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Hospital delays costing Serco
Delay: The Fiona Stanley Hospital. Picture: Nic Ellis/The West Australian

Private contractor Serco says it will lose revenue because of the State Government's failure to commission the $2 billion Fiona Stanley Hospital on time.

The delay by one year of full operations means that under its contract Serco must "mitigate" by delaying the hiring of staff that would be required if the hospital was up and running.

"The contract value to Serco has reduced significantly in 2014 and there is no commercial benefit to Serco from the delay," the company's Fiona Stanley Hospital transition director Joe Boyle said yesterday. "Serco's contract value will be reduced by about 40 per cent in 2014 as a result of the delay."

The Opposition said the Government had failed to explain fully why it failed to act on outgoing Under- Treasurer Tim Marney's repeated warnings, stretching back to at least 2012, that the hospital would be delayed.

Mr Marney told a parliamentary inquiry on Thursday that he formed the view by September 2012 that the hospital commissioning was "substantially underdeveloped" and "probably way behind schedule".

He also said he was "pissed off" that Treasury got its first look at the $4.3 billion hospital non-clinical services contract with Serco just two weeks before it was signed by Cabinet.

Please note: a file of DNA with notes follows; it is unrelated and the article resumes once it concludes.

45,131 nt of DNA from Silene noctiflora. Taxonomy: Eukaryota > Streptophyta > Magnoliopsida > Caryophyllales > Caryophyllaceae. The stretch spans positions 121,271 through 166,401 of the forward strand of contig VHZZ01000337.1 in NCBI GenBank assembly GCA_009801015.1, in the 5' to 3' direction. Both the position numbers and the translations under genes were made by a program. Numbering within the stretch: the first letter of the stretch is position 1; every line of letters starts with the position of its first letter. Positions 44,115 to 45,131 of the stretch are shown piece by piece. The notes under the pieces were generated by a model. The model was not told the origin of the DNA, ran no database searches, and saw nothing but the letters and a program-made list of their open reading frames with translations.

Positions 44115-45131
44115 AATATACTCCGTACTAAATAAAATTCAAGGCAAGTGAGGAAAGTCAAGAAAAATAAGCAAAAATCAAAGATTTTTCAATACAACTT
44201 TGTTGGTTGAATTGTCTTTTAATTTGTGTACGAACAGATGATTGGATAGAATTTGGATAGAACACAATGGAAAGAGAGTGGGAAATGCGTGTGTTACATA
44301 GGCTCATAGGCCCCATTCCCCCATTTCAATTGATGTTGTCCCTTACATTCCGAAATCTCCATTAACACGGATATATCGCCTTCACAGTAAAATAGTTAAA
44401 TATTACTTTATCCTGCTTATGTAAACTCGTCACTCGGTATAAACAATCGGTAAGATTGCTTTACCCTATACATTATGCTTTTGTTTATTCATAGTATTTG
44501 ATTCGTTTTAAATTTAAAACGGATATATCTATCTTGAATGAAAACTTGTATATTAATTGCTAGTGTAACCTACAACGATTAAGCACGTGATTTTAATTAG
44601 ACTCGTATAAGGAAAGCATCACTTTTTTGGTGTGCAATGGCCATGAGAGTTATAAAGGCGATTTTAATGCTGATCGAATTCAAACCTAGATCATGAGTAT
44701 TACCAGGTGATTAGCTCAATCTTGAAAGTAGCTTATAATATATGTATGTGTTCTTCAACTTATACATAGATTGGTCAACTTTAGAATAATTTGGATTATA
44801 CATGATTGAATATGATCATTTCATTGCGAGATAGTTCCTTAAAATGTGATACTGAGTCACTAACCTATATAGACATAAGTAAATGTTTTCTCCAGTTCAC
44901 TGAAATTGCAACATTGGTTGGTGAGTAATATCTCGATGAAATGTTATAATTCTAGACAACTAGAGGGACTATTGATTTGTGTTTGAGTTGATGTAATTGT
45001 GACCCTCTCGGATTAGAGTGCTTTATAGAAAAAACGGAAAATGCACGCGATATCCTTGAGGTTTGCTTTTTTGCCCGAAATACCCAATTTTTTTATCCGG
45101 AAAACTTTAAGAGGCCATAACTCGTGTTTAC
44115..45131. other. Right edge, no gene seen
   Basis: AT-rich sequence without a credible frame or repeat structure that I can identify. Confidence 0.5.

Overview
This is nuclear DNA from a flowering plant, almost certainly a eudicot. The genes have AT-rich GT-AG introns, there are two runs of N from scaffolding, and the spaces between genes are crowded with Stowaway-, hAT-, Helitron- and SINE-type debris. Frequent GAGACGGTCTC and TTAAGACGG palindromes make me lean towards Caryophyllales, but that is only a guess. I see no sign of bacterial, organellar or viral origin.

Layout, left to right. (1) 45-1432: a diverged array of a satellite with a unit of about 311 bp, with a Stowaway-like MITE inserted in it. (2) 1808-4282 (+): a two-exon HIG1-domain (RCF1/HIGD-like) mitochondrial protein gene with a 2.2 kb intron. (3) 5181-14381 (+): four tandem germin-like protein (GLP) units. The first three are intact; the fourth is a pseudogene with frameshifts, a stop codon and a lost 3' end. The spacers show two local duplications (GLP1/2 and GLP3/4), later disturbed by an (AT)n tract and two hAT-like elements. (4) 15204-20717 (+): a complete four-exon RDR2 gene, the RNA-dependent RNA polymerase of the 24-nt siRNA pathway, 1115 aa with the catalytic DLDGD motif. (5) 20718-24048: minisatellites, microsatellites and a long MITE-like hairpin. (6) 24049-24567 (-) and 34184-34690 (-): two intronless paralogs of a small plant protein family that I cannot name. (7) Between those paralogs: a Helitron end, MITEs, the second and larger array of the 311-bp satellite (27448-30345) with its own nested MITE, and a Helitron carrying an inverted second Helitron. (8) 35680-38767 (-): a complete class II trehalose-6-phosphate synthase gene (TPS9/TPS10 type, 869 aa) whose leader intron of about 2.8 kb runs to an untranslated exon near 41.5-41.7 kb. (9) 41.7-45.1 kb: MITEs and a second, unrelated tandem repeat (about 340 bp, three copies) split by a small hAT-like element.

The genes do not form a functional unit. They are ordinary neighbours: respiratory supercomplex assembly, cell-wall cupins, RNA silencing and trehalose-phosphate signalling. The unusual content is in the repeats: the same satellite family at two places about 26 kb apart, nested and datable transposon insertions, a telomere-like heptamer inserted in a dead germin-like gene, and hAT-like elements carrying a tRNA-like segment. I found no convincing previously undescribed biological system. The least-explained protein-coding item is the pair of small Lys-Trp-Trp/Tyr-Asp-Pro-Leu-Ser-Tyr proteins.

Normally the agency would be engaged with such a negotiation for six to 12 months.

Opposition Leader Mark McGowan said Premier Colin Barnett and Health Minister Kim Hames had to explain why they were in "such a rush" to award the contract, the biggest in State Government history, before it was scrutinised appropriately.

Dr Hames told ABC radio "a team of experts" from the Health Department and State Solicitor's Office worked on the deal for nine months.

"If there'd been people in Treasury that had had more expertise than the experts we had on the committee I'm sure they'd have been welcomed on to it," he said.

"Just because they're Treasury and they have oversight of funding in this State doesn't mean that they have more expertise than the people on the committee who were negotiating the contract."

But Mr Marney said the contract created huge risks for the State because it required Health to complete certain IT systems before Serco could meet its IT obligations.

He said Health's record on IT was poor and it had since required an extra $151 million in Budget top-ups to fix systems - work that was not complete and could cost a further $25 million to $50 million.